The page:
National Jewish Book Awards Winner
of the Maurice Amado Foundation Award for Sephardic Studies, 2000.
In the seventeenth century, Amsterdam took in several thousand New Christians from the Iberian peninsula, descendants of Jews who had been forcibly baptized some two hundred years earlier. Shortly after their initial settlement, the members of this mostly Portuguese refugee community chose to manifest themselves as Jews again. No real obstacles were put in their way. The tolerance extended to them by the Amsterdam authorities was as exemplary as their new-found commitment to Jewish orthodoxy (barring a few famous instances) was strong. These circumstances engendered the new dynamic of a traditional Jewish society creatively engaged with the non-Jewish, secular world in relative harmony. Amsterdam’s Portuguese Jewry was in this sense the first modern Jewish community. Through a fresh and rigorous approach to the documents, Daniel Swetschinki’s lively and original portrait of this justly famous community presents some unexpected conclusions. As well as characterizing the major dimensions of the New Christian migrations and identifying trends within an array of economic activities, it explores the appeal that Judaism as a religion and as a communal structure exercised. Throughout, the analysis focuses on the common rather than the exceptional and seeks the centre from which the interrelationship of all the constituent parts may be grasped. Swetschinski’s emphasis is on the social dimension of Portuguese Jewish economic and religious life, formal and informal. He thereby uncovers the internal dynamics of this remarkable Jewish community that moulded a renegade New Christian population into a model Jewish society, ‘model’ in the sense that it had the support of proponents of modernity and traditionalism alike and also won the respect of the Christian population. His research adds a broad and authentic vision to the panoply of images of early modern Jewish history and enables him to offer new insights into the troublesome question of the transition from medieval to modern Judaism.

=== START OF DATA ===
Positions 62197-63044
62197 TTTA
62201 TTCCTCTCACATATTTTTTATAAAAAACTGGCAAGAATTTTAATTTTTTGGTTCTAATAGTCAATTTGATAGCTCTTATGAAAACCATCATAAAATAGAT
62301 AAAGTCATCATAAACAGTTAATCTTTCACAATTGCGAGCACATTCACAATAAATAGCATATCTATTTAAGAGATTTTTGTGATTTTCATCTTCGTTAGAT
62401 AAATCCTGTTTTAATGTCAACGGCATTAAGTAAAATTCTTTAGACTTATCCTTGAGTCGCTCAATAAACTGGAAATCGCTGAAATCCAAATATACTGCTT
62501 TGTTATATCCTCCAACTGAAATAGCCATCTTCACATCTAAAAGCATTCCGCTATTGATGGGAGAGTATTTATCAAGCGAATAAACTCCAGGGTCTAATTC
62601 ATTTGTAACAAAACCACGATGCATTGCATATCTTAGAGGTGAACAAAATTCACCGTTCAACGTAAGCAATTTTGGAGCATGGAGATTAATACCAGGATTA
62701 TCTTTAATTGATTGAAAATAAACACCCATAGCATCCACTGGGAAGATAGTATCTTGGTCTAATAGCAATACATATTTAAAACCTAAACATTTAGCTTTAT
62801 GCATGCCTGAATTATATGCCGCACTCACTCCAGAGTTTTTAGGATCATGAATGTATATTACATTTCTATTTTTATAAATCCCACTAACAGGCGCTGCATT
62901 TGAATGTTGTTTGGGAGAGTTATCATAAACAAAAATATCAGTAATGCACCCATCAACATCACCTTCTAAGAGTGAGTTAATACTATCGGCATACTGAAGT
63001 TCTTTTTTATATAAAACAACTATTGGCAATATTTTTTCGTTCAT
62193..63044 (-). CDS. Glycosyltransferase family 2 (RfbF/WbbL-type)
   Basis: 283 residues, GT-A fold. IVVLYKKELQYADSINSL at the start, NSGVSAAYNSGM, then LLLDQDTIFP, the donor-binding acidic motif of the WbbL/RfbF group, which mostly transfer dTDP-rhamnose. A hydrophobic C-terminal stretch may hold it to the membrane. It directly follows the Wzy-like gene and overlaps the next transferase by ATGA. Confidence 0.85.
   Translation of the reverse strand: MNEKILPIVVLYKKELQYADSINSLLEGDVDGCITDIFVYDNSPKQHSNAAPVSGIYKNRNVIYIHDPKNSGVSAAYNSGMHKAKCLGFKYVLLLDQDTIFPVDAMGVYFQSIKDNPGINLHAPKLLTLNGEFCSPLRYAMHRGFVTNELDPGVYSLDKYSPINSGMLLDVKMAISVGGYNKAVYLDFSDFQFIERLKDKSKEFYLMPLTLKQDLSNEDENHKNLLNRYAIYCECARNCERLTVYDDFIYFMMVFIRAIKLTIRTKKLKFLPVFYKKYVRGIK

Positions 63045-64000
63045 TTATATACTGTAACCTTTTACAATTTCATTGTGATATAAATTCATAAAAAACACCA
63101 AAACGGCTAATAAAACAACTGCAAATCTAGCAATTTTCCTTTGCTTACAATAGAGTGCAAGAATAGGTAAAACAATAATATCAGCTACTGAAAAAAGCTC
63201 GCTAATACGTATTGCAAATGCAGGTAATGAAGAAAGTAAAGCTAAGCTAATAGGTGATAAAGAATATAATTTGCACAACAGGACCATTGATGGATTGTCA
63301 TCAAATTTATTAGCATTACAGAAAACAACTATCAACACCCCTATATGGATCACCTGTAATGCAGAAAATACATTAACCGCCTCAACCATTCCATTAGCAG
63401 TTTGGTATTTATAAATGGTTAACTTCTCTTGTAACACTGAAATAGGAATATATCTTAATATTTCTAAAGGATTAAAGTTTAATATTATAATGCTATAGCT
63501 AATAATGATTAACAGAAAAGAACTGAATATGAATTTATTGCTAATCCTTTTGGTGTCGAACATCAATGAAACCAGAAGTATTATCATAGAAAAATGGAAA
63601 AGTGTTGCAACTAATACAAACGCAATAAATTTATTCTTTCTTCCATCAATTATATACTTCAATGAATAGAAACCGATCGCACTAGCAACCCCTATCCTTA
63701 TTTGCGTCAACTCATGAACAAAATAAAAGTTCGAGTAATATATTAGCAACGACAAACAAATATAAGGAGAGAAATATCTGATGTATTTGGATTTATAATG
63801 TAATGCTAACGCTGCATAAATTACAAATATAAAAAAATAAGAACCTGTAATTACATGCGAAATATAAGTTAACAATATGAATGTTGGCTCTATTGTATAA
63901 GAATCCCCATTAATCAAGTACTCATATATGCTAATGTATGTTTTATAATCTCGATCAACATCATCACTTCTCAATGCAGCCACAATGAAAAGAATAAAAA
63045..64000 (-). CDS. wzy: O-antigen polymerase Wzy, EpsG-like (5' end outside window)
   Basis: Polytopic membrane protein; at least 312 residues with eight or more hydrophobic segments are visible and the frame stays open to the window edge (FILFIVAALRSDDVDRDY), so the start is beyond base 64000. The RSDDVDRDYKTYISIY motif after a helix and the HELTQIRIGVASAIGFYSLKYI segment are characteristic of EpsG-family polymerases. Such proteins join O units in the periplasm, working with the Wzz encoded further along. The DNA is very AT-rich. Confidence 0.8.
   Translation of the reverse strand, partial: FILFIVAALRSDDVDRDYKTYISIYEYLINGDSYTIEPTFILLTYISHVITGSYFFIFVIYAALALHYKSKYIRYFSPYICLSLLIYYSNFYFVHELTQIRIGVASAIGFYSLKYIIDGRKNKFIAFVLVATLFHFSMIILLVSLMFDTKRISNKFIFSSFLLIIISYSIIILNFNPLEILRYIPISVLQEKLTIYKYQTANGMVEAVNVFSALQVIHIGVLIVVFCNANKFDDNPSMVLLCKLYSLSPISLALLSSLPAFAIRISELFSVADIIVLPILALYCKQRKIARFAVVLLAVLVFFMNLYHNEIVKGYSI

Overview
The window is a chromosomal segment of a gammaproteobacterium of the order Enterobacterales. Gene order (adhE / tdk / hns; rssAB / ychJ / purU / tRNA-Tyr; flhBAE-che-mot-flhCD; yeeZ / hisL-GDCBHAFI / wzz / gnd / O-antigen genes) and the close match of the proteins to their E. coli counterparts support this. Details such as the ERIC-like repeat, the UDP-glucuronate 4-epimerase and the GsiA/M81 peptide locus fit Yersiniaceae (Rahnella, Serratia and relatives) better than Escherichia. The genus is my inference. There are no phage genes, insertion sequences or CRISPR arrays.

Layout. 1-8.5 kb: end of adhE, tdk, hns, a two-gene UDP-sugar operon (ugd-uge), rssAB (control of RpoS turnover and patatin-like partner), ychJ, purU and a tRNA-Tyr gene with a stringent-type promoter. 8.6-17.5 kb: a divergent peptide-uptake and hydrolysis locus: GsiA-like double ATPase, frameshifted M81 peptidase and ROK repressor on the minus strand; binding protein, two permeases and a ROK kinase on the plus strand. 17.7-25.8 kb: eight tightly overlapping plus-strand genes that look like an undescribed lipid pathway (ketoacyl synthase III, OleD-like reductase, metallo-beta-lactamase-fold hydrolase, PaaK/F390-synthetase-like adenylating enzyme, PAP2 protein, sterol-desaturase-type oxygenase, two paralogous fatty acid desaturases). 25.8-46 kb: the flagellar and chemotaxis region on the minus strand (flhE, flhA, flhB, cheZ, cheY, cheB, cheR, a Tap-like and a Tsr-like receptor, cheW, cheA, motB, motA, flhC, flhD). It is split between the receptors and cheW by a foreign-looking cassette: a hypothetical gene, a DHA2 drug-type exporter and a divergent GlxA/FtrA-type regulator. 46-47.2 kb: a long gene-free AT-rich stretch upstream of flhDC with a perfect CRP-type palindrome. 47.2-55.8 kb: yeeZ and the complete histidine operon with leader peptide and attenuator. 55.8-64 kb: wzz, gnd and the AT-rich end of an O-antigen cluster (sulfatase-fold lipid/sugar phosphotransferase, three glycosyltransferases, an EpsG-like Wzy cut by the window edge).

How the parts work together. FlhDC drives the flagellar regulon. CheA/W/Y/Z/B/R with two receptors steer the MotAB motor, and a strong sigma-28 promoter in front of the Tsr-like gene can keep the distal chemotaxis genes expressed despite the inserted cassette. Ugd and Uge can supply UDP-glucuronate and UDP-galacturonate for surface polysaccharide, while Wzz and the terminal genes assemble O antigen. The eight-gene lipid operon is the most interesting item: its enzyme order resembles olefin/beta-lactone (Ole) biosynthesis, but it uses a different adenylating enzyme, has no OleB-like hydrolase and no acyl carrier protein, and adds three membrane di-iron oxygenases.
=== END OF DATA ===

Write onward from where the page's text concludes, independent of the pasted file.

‘A detailed and innovative analysis of the subject based on rich documentation.’
- Rachel Simon, Association of Jewish Libraries Newsletter
‘A social history that focuses . . . upon political status, economic pursuits, and community organization . . . advanced students will find this book of considerable value.’
- M. A. Meyer, Choice
‘A rich and detailed description . . . Of particular note is Swetschinski’s careful weaving together of archival and published primary sources with secondary work, which gives readers a sense of the “norm” of the daily existence of the members of this community. His emphasis on the social dimension of this community’s religious and economic life is admirably exhaustive.’
- Jeremy W. Webster, Eighteenth-Century Life
‘Ever since it began to become known in its original form, as an unpublished PhD thesis, Swetschinski’s work has been recognized by all scholars in the field as the best available general survey of the subject and in its final, polished form the book fully lives up to its earlier, emerging reputation. There is much invaluable material here, often taken from the Amsterdam notarial archives, which cannot be found anywhere else. Indeed, no-one will doubt that it will remain an indispensable tool for everyone working in this area for decades to come . . . It is always solidly, usually convincing, and not infrequently highly original . . . this book is a fine achievement . . . It is well-written, eschews unnecessary socio-historical jargon, and often reveals the author’s shrewd and discerning view of life and of people . . . will undoubtedly be one of those works which is widely cited by scholars working in a broad range of fields.’
- Jonathan Israel, History
- Edgar Samuel, Jewish Historical Studies
'Admirable . . . a fine addition to the growing number of studies of this fascinating community.’
- Stephen D. Benin, Religious Studies Review
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